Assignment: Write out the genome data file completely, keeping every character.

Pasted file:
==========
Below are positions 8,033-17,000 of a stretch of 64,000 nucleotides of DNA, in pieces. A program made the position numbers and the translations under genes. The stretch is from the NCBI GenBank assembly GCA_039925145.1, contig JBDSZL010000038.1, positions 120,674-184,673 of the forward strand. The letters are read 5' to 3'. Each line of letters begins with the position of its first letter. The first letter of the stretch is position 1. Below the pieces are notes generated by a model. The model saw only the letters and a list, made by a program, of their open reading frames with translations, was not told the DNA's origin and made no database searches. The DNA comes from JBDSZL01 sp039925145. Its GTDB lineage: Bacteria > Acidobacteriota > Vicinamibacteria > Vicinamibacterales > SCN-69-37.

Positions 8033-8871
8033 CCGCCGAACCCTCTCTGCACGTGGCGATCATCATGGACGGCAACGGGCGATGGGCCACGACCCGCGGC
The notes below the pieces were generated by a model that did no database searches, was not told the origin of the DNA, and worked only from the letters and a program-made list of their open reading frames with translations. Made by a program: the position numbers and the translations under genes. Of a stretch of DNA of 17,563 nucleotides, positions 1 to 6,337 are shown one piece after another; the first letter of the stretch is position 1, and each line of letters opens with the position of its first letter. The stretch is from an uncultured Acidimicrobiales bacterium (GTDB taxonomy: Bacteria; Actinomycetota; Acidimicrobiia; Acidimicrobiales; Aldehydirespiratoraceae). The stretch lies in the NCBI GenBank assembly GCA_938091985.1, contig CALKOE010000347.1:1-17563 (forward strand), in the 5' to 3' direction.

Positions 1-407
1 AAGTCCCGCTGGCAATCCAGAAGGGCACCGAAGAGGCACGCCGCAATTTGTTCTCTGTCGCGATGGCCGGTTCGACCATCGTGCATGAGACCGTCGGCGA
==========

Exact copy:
Below are positions 8,033-17,000 of a stretch of 64,000 nucleotides of DNA, in pieces. A program made the position numbers and the translations under genes. The stretch is from the NCBI GenBank assembly GCA_039925145.1, contig JBDSZL010000038.1, positions 120,674-184,673 of the forward strand. The letters are read 5' to 3'. Each line of letters begins with the position of its first letter. The first letter of the stretch is position 1. Below the pieces are notes generated by a model. The model saw only the letters and a list, made by a program, of their open reading frames with translations, was not told the DNA's origin and made no database searches. The DNA comes from JBDSZL01 sp039925145. Its GTDB lineage: Bacteria > Acidobacteriota > Vicinamibacteria > Vicinamibacterales > SCN-69-37.

Positions 8033-8871
8033 CCGCCGAACCCTCTCTGCACGTGGCGATCATCATGGACGGCAACGGGCGATGGGCCACGACCCGCGGC
The notes below the pieces were generated by a model that did no database searches, was not told the origin of the DNA, and worked only from the letters and a program-made list of their open reading frames with translations. Made by a program: the position numbers and the translations under genes. Of a stretch of DNA of 17,563 nucleotides, positions 1 to 6,337 are shown one piece after another; the first letter of the stretch is position 1, and each line of letters opens with the position of its first letter. The stretch is from an uncultured Acidimicrobiales bacterium (GTDB taxonomy: Bacteria; Actinomycetota; Acidimicrobiia; Acidimicrobiales; Aldehydirespiratoraceae). The stretch lies in the NCBI GenBank assembly GCA_938091985.1, contig CALKOE010000347.1:1-17563 (forward strand), in the 5' to 3' direction.

Positions 1-407
1 AAGTCCCGCTGGCAATCCAGAAGGGCACCGAAGAGGCACGCCGCAATTTGTTCTCTGTCGCGATGGCCGGTTCGACCATCGTGCATGAGACCGTCGGCGA